Eero Saarinen & Associates
North Christian Church
Saarinen believed that modern churches had lost the monumentality of traditional cathedrals because expansions with Sunday schools, gymnasiums, and kitchens took away from the significance of the church itself. He wanted to design a building that returned to the model of a traditional church, while still using Modern architecture that served the needs of the congregation.
His compromise was to move the school, meeting rooms, auditorium, and kitchen to a hidden basement, so that the only visible part of the church above ground was the sanctuary. Space for the basement was carved out of the earth in a hexagonal shape, reflecting the sanctuary above it. This emphasized the importance of the church itself and isolated the sanctuary as the most important part of the building.
He was inspired by the steep steps at Angkor Wat and Borobudur, where the visitor has to interact with the architecture and work to reach the sanctuary. He thought that building an entire church on one level made religion “too easy”, and took away from the spiritual experience of going to church. Therefore, he chose to elevate the sanctuary of the church to people had to climb up a set of stair to reach it. This way the church also stood out from its residential neighborhood.
The act of entering a church was important to Saarinen as well, so the environment changes to reflect the change of attitude one has when entering a sacred space. The grey slate floors, dark mahogany pews, and eerie natural lighting instill a sense of awe in the visitor. The primary light source into the sanctuary is the oculus at the base of the spire, directly above the Communion table. This focus of light draws attention to the center of the room, where the Communion takes place.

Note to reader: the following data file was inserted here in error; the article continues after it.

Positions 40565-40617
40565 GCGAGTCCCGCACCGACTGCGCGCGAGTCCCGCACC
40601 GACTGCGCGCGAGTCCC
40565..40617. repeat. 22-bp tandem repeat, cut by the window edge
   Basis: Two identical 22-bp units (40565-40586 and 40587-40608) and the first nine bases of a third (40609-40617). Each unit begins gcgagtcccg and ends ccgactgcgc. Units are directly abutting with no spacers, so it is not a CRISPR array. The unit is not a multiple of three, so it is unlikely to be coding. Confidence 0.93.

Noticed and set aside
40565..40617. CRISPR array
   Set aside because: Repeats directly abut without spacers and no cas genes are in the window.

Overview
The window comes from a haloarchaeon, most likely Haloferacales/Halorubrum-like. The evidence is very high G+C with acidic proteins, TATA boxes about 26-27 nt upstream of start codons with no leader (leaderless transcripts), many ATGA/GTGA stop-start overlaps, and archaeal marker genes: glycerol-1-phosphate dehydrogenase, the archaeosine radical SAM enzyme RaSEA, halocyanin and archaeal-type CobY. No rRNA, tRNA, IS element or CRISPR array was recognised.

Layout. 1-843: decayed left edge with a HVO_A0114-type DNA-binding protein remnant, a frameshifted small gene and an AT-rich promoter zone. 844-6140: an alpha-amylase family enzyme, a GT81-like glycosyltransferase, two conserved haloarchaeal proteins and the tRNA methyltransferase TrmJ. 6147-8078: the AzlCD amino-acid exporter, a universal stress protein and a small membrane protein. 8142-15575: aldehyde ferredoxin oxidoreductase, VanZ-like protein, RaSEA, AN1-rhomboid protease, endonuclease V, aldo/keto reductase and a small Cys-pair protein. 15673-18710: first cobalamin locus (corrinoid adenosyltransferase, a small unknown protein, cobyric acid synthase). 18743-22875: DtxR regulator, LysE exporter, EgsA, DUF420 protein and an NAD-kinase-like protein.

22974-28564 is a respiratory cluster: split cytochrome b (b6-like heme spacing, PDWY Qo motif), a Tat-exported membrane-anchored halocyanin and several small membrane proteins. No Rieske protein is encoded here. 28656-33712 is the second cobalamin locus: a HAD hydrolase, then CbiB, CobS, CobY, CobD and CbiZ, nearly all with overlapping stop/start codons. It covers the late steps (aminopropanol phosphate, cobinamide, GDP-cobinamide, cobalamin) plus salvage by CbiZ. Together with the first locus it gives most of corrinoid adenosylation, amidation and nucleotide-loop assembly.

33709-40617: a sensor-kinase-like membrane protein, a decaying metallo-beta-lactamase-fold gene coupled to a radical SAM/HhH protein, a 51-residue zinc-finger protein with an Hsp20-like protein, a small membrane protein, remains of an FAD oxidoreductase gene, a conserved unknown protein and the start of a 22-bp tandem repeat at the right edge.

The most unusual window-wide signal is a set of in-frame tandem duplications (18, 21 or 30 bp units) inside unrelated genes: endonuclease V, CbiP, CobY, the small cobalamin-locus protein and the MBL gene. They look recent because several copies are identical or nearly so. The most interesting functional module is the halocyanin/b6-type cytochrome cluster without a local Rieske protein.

The room was designed as a space where people can gather in unity and harmony in an enclosed spiritual world. The Communion table, consisting of twelve pedestals symbolic of the twelve disciples, is placed on a tiered platform. The highest pedestal at the end of the table represents Christ, and hold a silver chalice and loaf of bread for the service. It is the central focus of the sanctuary because it is an important part of the Disciples of Christ service. The congregation sits around it facing each other as a community.
Location: Columbus IN, USA
Height (Spire): 59 m
Landscape: Daniel Urban Kiley
Collection: Massachusetts Institute of Technology - Library of Congress
Photography: Balthazar Korab - G. E. Kidder Smith - Carol M. Highsmith